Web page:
Joined: 28 Dec 2005
|Posted: Fri Oct 23, 2015 2:55 pm Post subject: U.S. Economy Since 2000
Larger economies tend to grow more slowly than smaller economies. Over the 1982-00 boom, per capita real GDP growth wasnt in decline, even with increasingly larger trade deficits, which subtracted from GDP growth.
There has been a slow demographic shift after 2000, which reduced per capita real GDP growth, along with even larger trade deficits and on top of huge GDP gains. However, the sudden and sharp downshift in per capita real GDP growth after 2007, along with smaller trade deficits, which add to GDP, cannot be explained by mostly demographics. It continues to be mostly a cyclical phenomenon.
Over the past eight years, U.S. per capita real GDP growth shouldve been several times stronger.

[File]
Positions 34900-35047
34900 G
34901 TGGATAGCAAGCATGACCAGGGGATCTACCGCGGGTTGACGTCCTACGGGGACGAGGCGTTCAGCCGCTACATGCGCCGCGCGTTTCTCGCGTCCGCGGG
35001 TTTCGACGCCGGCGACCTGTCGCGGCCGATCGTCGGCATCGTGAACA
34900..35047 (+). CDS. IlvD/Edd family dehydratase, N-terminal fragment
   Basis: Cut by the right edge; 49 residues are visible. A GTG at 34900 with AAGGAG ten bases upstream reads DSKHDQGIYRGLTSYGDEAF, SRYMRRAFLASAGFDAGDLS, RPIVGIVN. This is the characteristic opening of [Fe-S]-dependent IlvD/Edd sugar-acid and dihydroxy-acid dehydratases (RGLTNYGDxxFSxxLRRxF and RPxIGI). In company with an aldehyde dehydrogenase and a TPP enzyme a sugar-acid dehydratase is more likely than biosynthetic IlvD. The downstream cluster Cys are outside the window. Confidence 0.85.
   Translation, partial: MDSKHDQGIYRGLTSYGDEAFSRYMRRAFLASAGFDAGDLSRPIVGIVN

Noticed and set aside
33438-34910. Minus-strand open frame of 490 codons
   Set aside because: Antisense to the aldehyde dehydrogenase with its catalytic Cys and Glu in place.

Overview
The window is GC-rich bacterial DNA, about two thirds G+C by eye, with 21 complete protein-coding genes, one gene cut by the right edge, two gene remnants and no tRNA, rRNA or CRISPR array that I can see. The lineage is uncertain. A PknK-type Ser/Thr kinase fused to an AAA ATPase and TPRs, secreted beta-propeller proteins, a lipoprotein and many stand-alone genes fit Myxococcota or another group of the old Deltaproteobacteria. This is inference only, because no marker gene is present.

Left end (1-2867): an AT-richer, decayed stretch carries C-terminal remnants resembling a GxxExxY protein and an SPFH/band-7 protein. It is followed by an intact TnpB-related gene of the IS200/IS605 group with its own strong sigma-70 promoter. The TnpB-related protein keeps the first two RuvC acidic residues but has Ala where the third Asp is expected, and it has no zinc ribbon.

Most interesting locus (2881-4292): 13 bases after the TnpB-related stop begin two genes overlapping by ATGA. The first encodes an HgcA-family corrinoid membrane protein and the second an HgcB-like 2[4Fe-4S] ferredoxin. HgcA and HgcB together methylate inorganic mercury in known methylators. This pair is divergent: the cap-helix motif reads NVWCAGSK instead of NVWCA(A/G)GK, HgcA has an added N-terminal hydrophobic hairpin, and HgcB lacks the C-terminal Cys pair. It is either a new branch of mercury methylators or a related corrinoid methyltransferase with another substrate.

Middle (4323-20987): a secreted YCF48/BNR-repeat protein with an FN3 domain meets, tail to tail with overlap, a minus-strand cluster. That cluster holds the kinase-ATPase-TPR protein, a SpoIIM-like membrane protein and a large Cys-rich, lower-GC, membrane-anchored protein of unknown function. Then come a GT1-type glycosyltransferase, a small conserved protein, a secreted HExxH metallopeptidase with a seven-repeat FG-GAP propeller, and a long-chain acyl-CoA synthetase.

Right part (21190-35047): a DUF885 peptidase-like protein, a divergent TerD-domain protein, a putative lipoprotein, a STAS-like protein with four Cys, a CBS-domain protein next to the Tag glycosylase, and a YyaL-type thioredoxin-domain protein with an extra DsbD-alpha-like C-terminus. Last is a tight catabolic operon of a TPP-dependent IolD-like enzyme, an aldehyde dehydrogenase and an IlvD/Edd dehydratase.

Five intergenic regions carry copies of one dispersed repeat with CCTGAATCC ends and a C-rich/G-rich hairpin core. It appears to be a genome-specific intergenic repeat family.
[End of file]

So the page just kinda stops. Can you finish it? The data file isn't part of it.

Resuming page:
Total per capita real GDP growth over selected periods, since WW II.
July 47 to July 61: 28.3%
July 61 to July 70: 33.7%
July 70 to July 82: 22.2%
July 82 to July 90: 28.0%
July 90 to July 00: 24.0%
July 00 to July 07: 10.4%
July 07 to Apr 15: 3.2%
The U.S. offshored entire industries, while creating new industries, and consumed up to $800 billion a year more than produced in the global economy.
After 2007, that cycle of global growth has slowed substantially with the sharp slowdown of U.S. economic growth.